Minks are raised in many countries and have transmitted severe acute respiratory syndrome coronavirus 2 (SARS-CoV-2) to humans. However, the biologic properties of SARS-CoV-2 in minks are largely unknown. Here, we investigated and found that SARS-CoV-2 replicates efficiently in both the upper and lower respiratory tracts, and transmits efficiently in minks via respiratory droplets; pulmonary lesions caused by SARS-CoV-2 in minks are similar to those seen in humans with COVID-19. We further found that a spike protein-based subunit vaccine largely prevented SARS-CoV-2 replication and lung damage caused by SARS-CoV-2 infection in minks. Our study indicates that minks are a useful animal model for evaluating the efficacy of drugs or vaccines against COVID-19 and that vaccination is a potential strategy to prevent minks from transmitting SARS-CoV-2.

9.
Nat Commun ; 11(1): 4081, 2020 08 14.
Article in English | MEDLINE | ID: covidwho-717117

ABSTRACT

The unprecedented coronavirus disease 2019 (COVID-19) epidemic has created a worldwide public health emergency, and there is an urgent need to develop an effective vaccine to control this severe infectious disease. Here, we find that a single vaccination with a replication-defective human type 5 adenovirus encoding the SARS-CoV-2 spike protein (Ad5-nCoV) protect mice completely against mouse-adapted SARS-CoV-2 infection in the upper and lower respiratory tracts. Additionally, a single vaccination with Ad5-nCoV protects ferrets from wild-type SARS-CoV-2 infection in the upper respiratory tract. This study suggests that the mucosal vaccination may provide a desirable protective efficacy and this delivery mode is worth further investigation in human clinical trials.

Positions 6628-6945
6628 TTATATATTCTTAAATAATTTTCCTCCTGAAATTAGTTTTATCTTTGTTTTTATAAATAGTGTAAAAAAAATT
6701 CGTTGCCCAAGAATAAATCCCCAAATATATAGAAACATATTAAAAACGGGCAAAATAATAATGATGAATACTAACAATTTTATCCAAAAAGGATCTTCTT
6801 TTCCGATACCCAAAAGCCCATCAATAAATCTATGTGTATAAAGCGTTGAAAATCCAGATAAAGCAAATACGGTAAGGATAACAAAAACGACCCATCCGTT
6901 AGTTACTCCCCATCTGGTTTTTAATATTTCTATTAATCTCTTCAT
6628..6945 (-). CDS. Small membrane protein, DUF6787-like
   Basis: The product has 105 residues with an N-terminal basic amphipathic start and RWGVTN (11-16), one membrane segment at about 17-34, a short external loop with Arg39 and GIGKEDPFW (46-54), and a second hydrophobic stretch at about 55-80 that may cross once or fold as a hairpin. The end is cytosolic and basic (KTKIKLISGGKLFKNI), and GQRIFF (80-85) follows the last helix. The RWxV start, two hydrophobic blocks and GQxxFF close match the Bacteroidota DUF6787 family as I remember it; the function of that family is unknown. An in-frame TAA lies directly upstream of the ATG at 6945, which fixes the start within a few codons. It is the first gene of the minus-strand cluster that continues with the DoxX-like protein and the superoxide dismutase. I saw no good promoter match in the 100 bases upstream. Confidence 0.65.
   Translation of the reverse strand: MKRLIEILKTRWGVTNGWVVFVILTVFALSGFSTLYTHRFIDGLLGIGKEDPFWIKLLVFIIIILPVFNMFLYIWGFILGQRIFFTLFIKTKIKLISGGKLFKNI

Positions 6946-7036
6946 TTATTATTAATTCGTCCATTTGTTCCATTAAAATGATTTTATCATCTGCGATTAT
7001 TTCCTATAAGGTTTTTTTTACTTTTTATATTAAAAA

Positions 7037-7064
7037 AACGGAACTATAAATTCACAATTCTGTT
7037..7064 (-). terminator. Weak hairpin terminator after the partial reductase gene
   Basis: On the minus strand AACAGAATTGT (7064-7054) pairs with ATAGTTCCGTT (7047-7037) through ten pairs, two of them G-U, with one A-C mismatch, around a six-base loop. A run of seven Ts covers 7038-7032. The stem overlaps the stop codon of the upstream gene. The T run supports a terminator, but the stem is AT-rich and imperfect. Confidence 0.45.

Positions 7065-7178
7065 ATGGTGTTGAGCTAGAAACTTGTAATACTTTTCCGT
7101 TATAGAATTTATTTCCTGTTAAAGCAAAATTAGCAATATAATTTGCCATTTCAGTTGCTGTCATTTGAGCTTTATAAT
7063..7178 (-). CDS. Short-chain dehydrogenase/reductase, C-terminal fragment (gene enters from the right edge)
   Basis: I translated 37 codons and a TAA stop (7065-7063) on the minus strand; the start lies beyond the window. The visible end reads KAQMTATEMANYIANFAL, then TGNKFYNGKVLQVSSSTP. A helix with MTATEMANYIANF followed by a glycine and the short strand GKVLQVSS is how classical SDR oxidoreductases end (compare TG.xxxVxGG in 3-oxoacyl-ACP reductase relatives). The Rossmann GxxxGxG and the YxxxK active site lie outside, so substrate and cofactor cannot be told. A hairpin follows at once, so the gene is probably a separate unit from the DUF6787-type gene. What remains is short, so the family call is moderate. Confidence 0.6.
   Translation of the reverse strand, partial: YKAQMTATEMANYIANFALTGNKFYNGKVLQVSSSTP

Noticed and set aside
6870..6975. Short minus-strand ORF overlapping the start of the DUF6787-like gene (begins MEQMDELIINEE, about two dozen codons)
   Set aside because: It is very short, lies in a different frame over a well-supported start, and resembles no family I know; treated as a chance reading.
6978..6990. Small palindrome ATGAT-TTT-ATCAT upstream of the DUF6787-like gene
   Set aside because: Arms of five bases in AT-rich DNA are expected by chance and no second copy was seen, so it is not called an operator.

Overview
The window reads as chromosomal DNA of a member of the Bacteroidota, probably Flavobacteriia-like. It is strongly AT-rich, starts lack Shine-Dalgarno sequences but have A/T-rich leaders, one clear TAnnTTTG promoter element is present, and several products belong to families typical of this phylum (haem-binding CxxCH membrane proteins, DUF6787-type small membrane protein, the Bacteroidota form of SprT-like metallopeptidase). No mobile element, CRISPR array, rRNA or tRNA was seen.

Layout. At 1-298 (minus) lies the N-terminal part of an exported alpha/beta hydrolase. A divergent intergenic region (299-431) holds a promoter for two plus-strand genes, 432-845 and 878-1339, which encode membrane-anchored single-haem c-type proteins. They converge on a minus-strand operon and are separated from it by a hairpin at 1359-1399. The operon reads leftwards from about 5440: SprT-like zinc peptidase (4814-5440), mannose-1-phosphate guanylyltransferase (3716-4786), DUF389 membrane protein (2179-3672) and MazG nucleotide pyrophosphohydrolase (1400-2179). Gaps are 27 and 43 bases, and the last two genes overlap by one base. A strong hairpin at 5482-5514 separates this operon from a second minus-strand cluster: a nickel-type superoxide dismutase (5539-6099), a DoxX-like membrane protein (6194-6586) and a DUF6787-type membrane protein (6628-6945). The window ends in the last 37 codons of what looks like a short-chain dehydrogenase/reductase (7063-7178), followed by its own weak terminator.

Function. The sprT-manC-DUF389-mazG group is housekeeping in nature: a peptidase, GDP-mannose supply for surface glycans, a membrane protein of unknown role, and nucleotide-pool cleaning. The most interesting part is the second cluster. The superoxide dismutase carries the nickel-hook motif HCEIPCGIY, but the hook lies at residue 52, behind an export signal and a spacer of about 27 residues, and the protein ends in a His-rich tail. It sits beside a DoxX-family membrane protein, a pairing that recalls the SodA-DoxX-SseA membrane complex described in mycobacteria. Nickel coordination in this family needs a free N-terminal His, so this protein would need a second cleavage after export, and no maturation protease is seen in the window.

Subject(s)
Betacoronavirus/immunology , Coronavirus Infections/prevention & control , Pandemics/prevention & control , Pneumonia, Viral/prevention & control , Viral Vaccines/immunology , Animals , Antibodies, Viral/immunology , COVID-19 , COVID-19 Vaccines , Coronavirus Infections/immunology , Disease Models, Animal , Drug Design , Female , Genetic Vectors , HEK293 Cells , Humans , Mice , Mice, Inbred BALB C , SARS-CoV-2 , Spike Glycoprotein, Coronavirus/genetics , Spike Glycoprotein, Coronavirus/immunology , Viral Vaccines/administration & dosage , Viral Vaccines/genetics
11.
Science ; 368(6494): 1016-1020, 2020 05 29.
Article in English | MEDLINE | ID: covidwho-45712

ABSTRACT

Severe acute respiratory syndrome-coronavirus 2 (SARS-CoV-2) causes the infectious disease COVID-19 (coronavirus disease 2019), which was first reported in Wuhan, China, in December 2019. Despite extensive efforts to control the disease, COVID-19 has now spread to more than 100 countries and caused a global pandemic. SARS-CoV-2 is thought to have originated in bats; however, the intermediate animal sources of the virus are unknown. In this study, we investigated the susceptibility of ferrets and animals in close contact with humans to SARS-CoV-2. We found that SARS-CoV-2 replicates poorly in dogs, pigs, chickens, and ducks, but ferrets and cats are permissive to infection. Additionally, cats are susceptible to airborne transmission. Our study provides insights into the animal models for SARS-CoV-2 and animal management for COVID-19 control.


Subject(s)
Animals, Domestic , Betacoronavirus/physiology , Coronavirus Infections , Disease Models, Animal , Disease Susceptibility , Ferrets , Pandemics , Pneumonia, Viral , Animals , Antibodies, Viral/blood , Betacoronavirus/immunology , Betacoronavirus/isolation & purification , COVID-19 , Cats , Chickens , Coronavirus Infections/transmission , Coronavirus Infections/virology , Dogs , Ducks , Feces/virology , Female , Male , Pneumonia, Viral/transmission , Pneumonia, Viral/virology , RNA, Viral/isolation & purification , Respiratory System/virology , SARS-CoV-2 , Species Specificity , Sus scrofa , Virus Attachment , Virus Replication